image

Figure 8. The F-corrected variation in body mass after 120 days of treatment plotted against the body mass measured before treatment.

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The photographs in Figure 9 show the front and back view for one of the subjects of the present research before and after treatment. The aesthetic improvement in the body silhouette is evident, as is the improvement in skin texture due to a reduction in cellulite.

image

Figure 9. The front and back view of one subject of the present research before and after treatment. The shown subject had an initial BMI of 27.2 kg/m2, which was close to the mean value of 27.6 kg/m2 for the sampled population.

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Discussion

  1. Top of page
  2. Summary
  3. Introduction
  4. Material and methods
  5. Results
  6. Discussion
  7. Conclusion
  8. References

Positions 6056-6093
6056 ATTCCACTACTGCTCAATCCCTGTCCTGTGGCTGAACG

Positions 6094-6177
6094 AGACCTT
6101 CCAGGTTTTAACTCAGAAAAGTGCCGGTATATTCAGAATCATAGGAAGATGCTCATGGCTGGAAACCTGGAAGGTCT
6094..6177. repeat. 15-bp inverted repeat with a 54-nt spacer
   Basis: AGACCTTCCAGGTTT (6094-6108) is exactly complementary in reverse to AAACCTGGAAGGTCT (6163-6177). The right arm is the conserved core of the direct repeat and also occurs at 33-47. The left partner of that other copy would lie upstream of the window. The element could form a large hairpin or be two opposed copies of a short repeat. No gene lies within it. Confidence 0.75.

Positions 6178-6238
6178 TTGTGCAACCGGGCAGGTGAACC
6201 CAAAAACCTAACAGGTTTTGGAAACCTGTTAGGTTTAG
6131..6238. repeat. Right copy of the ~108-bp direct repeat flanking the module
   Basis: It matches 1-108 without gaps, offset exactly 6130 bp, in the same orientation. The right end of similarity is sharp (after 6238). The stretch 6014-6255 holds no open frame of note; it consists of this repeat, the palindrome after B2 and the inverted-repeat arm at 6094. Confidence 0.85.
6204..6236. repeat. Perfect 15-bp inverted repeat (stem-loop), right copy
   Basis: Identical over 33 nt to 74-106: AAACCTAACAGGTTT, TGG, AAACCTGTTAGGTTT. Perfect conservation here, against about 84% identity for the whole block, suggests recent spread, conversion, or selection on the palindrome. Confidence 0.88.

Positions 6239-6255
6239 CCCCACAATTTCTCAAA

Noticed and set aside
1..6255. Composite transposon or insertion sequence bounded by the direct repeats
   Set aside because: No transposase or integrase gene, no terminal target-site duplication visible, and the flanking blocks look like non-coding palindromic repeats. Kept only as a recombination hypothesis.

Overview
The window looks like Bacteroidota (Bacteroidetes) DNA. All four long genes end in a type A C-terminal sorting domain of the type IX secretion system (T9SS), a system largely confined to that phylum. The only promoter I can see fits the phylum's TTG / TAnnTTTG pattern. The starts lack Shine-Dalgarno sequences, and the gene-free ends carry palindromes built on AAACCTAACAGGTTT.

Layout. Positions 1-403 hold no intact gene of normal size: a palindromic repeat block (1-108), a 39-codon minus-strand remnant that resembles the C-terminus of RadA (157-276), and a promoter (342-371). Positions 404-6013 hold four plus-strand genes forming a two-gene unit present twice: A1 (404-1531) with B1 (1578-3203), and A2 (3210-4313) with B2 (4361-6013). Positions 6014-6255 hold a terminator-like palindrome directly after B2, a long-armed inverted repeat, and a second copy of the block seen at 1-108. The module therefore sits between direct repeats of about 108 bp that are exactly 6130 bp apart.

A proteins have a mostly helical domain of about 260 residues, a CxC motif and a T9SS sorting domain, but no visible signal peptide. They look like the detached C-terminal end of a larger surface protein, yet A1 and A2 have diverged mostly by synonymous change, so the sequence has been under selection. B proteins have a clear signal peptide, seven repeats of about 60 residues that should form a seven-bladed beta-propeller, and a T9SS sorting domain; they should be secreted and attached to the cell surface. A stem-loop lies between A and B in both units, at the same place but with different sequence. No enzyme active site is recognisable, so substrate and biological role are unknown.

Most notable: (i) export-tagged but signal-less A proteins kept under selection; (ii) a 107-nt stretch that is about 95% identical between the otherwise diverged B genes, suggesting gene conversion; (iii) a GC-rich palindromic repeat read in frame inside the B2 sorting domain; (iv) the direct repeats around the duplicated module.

A continued decrease in the mean values was observed for all the perimetric and body mass measurements taken before treatment and after 30, 60, and 120 days of treatment. The statistical comparisons among the mean differences of before treatment vs. the 30th treatment day were extremely significant for all the studied variables. For the thigh and hip measurements, the applied test returned statistically significant differences between the means when comparing all sequential measurement periods, i.e. (before × 30th day, 30th day × 60th day and 60th day × 120th day). The remaining variables showed no statistically significant differences between the means for the sequential measurement periods of days 60 and 120. Therefore, the reductions in the body measurements promoted by the ceramic-containing garment were more pronounced during the first half of the experimental 120-day period with a trend to plateau during the second half of the experimental period. Although the reductions in some of the perimeters and in the body mass were not statistically significant among the last two data collection periods (60 × 120 days), the subjects who continued to use the ceramic-containing garment until the end of the experiment did not return to their baseline measurements. Instead, these patients were able to maintain the reduced measurements that they had achieved, which is an important result.